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Neurodegenerative Diseases: Types, Symptoms and Treatment

By Dr. Manoj Khanal in Neurosciences , Interventional Neurology , Neurology

Feb 06 , 2024 | 5 min read

What are Neurodegenerative Diseases?

Neurodegenerative diseases are a group of neurodegenerative conditions where the nerve cells in the brain and nervous system gradually break down or die. This causes problems with movement or mental functioning. These diseases usually worsen over time and don't have a cure, but treatments can help manage symptoms.

Types of Neurodegenerative Diseases

Some of the main types of neurodegenerative brain disorders include:

Dementia-type diseases

These diseases progressively damage different areas of the brain, leading to the death of neurons in various regions. Depending on the affected areas, this results in a broad range of symptoms. Examples include Alzheimer's disease, where Alzheimer's disease treatment is crucial, frontotemporal dementia, chronic traumatic encephalopathy (CTE), Lewy body dementia, and limbic predominant age-related TDP-43 encephalopathy (LATE).

Demyelinating diseases 

In these conditions, the damage or loss of myelin disrupts the transmission of nerve signals. Notable examples are multiple sclerosis (MS) and neuromyelitis optica spectrum disorder (NMOSD).

Parkinson's-type diseases 

These diseases are characterised by damage to specific brain neurons crucial for coordinating and controlling muscle movements. Parkinson's disease and other parkinsonism forms, which resemble Parkinson's disease in symptoms, are included in this category.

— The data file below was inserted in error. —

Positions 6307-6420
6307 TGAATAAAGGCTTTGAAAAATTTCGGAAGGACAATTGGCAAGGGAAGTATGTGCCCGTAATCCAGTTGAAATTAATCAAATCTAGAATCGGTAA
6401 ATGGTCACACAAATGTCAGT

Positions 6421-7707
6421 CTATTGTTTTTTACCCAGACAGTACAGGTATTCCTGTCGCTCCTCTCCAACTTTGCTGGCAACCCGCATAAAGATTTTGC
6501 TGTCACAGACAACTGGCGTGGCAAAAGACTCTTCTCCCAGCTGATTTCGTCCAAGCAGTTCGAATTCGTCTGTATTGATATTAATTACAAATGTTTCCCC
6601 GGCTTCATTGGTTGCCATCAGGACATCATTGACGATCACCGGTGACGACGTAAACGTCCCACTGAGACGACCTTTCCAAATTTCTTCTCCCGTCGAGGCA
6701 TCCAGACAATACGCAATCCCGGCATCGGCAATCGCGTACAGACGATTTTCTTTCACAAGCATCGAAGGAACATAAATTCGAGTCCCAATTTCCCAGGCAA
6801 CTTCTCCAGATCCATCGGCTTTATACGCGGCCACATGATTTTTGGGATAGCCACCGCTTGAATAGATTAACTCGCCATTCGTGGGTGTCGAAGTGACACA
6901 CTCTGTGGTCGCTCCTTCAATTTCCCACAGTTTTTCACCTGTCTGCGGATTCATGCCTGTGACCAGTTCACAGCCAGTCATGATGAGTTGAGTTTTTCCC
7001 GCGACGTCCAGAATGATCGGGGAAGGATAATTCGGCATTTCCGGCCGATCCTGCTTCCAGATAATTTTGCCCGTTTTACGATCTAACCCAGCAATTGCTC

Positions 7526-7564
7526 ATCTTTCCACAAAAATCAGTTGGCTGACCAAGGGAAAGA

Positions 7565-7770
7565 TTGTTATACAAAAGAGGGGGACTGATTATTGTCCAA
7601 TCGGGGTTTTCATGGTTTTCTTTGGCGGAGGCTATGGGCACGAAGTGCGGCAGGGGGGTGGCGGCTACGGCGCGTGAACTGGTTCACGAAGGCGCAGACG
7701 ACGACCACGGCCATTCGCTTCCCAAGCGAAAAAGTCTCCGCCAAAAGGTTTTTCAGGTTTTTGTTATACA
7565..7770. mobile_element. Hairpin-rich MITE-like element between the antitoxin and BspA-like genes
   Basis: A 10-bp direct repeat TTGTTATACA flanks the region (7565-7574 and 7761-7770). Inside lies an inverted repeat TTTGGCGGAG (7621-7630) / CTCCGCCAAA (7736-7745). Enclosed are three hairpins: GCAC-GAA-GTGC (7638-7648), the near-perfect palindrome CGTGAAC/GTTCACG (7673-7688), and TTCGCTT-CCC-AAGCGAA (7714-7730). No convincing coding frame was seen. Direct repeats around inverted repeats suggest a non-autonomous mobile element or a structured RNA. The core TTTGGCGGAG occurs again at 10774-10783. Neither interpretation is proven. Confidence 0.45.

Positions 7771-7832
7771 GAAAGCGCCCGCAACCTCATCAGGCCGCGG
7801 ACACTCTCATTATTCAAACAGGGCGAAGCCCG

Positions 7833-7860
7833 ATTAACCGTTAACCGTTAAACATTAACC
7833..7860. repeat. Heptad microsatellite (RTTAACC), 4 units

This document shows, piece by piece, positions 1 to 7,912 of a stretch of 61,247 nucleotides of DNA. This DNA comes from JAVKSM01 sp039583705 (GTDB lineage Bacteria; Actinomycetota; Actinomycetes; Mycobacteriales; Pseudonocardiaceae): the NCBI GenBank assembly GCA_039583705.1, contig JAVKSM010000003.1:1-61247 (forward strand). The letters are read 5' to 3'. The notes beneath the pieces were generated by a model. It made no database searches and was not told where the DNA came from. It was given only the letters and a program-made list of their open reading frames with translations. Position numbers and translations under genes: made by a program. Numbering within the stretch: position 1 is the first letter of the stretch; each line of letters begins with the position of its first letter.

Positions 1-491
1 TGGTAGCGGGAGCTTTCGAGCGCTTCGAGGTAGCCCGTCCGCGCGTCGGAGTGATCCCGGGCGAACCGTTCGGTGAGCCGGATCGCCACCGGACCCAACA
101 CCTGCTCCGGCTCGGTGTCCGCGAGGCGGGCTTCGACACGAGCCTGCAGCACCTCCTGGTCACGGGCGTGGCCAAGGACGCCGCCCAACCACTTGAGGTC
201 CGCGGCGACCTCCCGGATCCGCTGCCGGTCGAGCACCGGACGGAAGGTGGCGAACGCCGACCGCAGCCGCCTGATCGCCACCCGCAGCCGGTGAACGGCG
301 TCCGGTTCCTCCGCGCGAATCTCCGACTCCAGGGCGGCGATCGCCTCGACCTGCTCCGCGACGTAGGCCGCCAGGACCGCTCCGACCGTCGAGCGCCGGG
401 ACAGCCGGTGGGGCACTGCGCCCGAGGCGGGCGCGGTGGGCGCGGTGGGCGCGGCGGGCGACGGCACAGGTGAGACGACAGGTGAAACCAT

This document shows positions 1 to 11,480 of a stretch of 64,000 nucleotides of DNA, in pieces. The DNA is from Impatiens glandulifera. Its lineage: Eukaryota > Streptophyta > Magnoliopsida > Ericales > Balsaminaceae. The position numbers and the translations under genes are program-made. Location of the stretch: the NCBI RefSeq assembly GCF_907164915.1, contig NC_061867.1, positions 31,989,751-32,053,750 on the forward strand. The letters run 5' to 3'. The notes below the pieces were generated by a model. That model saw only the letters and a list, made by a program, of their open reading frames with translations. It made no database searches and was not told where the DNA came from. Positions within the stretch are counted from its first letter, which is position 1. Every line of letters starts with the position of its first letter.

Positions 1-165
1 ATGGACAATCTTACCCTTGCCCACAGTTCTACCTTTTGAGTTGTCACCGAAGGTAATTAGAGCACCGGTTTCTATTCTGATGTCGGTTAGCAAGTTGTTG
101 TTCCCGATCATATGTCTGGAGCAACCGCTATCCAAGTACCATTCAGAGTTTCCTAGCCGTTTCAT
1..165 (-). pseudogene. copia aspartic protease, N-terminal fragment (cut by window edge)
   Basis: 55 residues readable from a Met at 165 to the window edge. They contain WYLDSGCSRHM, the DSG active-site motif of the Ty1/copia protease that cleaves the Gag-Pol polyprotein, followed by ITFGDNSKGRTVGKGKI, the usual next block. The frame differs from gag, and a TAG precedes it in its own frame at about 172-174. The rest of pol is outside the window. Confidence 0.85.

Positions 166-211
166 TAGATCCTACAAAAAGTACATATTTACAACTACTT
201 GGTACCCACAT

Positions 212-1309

Motor neuron diseases 

These neurodegenerative illnesses occur when neurons responsible for movement control deteriorate and die. Amyotrophic lateral sclerosis (ALS, commonly known as "Lou Gehrig's disease") and progressive supranuclear palsy (PSP) are among these diseases.

Prion diseases

These are rapid and severe brain-damaging diseases caused by protein misfolding. Creutzfeldt-Jakob disease is the most well-known, with most cases arising spontaneously or due to genetic factors. Survival times vary, typically being short.

Neurodegenerative Diseases Symptoms

Symptoms of neurodegenerative conditions can vary widely, depending on the specific condition and the areas of the brain affected. However, there are some common symptoms that many of these diseases share:

  • Cognitive decline: This includes memory loss, difficulty in thinking, problem-solving, and understanding complex tasks. It's a sign of diseases like Alzheimer's and other dementias.
  • Movement disorders: These manifest as tremors, stiffness, slowness of movement, and difficulty with balance and coordination. Parkinson's disease is a well-known example that primarily affects motor functions.
  • Behavioural and emotional changes: Patients might experience mood swings, depression, anxiety, apathy, and irritability. This is common in frontotemporal dementia and other types of dementia.